May 24 2009

Detour to Rome

As with most of our travels, this trip has defined our flexibility, taken unexpected detours and revealed more of southern Italy than I could have planned or hoped for. Needless to say, thinking I would be spending most of my time along the Riviera in Alassio, I packed completely wrong, but have managed just fine.

First detour, 2.5 days in Rome. We picked a hotel just outside the city center, something with secure parking – as our rental agent in Naples suggested that the new diesel Punto would be just the car thieves are after. Well, and besides, Italian traffic is crazy. In the cities its hard to find a car without some evidence of collision. Not interested. I’d much rather walk .25 mile to the train station any day. There is a rush associated with train travel that I rather enjoy. Figuring out how to buy the biglietto (ticket), fighting the impulse to jump on a newly arrived train before knowing which direction it’s headed, making sure to acknowledge where I’m leaving from – so when things are said and done, I know where I’m supposed to return. The overall accomplished feeling of a successful days travel by train is one I never get tired of. Should I mention here that I grew up in a town that had no public transportation of any sort? Walk, bike, drive or hitch…to this day.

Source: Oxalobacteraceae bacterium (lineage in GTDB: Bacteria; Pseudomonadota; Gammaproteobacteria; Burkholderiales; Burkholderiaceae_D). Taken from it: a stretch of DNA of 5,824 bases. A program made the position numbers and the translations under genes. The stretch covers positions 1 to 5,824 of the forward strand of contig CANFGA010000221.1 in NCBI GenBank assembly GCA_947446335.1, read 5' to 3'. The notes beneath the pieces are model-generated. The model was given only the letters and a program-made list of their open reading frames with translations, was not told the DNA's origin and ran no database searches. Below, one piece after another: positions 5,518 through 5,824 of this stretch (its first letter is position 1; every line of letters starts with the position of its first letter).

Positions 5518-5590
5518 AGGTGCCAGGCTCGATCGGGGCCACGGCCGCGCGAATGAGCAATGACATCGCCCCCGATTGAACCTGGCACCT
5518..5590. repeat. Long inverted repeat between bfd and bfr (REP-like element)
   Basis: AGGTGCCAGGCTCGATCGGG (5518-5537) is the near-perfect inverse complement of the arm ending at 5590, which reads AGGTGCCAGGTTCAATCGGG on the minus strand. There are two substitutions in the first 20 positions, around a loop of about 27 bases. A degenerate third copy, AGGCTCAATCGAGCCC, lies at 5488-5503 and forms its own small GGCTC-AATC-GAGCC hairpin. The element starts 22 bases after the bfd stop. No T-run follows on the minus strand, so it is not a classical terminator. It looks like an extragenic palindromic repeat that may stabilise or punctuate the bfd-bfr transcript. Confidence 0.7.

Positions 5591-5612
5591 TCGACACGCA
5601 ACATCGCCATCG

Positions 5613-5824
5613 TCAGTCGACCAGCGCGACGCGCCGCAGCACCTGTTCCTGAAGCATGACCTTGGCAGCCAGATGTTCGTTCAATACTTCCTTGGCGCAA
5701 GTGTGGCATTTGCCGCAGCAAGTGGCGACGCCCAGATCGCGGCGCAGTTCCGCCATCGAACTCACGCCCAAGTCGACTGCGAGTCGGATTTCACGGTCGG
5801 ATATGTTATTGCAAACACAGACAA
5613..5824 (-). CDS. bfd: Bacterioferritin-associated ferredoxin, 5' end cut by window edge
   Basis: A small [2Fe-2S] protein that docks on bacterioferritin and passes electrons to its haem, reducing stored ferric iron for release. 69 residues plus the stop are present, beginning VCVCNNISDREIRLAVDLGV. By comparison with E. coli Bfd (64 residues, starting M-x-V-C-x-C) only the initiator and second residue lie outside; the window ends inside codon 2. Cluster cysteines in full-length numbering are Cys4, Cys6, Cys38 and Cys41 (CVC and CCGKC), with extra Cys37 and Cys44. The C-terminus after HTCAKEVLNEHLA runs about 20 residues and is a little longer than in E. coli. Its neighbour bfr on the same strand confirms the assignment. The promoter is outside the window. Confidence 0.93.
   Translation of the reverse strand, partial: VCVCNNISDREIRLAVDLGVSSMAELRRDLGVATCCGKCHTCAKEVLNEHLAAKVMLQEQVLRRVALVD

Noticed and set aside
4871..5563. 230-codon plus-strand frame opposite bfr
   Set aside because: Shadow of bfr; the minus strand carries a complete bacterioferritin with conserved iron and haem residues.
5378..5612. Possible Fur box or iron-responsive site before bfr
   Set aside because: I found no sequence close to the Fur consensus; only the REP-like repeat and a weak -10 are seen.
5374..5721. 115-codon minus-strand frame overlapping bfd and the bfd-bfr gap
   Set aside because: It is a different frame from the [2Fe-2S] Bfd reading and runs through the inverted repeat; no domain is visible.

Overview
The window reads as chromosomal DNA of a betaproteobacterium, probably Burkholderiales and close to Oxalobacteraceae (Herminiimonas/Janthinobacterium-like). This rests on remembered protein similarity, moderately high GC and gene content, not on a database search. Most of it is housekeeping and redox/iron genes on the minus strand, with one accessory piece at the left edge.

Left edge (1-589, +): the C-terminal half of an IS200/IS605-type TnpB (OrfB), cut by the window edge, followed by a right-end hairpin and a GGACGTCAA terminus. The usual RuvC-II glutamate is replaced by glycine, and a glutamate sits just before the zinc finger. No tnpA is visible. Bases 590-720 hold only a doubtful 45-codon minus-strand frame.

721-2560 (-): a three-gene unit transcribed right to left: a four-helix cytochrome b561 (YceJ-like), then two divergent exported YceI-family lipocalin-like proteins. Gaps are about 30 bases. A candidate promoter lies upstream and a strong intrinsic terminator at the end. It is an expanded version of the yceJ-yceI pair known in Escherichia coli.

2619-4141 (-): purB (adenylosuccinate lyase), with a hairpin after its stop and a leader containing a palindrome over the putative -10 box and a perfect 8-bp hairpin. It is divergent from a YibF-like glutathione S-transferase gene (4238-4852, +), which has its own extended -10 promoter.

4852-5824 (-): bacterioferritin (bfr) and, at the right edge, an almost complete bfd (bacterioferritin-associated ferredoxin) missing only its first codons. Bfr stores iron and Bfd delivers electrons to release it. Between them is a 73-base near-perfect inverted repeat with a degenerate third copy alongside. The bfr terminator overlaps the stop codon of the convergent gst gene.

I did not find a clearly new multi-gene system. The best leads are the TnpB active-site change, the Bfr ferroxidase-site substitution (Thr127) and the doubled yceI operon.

The enormity of things in Rome are on a scale of which is truly hard to define. I expected the Colosseum to be grand, and it is, but the size, space and design of the rest of the city took me by surprise. Even with people in the photos, it’s hard to show just how gigantic the monuments, parks, churches, museums, etc., really are.

This is the Victor Emmanuel Monument, inaugurated in 1911 in honor of the first king of unified Italy. Or, should I say, a piece of it – the whole thing doesn’t fit in the camera frame. This area, the Capitol, citadel of ancient Rome, was designed by Michaelangelo in the 16th century.

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Another astounding building, near impossible to interpret the size, is St. Peter’s Basilica. The dome itself is 448 ft high, designed by Michaelangelo but not completed in his lifetime, and can be seen from just about any vantage point in Rome. From the inside of the Basilica, looking up towards the dome there are Latin letters interspersed on a band along the base of the dome. These letters are each approx. 9 ft. tall. Look above the letters, there is a ledge with people on it. Even with the people, it is hard to grasp the size. A continuing theme during my brief visit of this amazing city.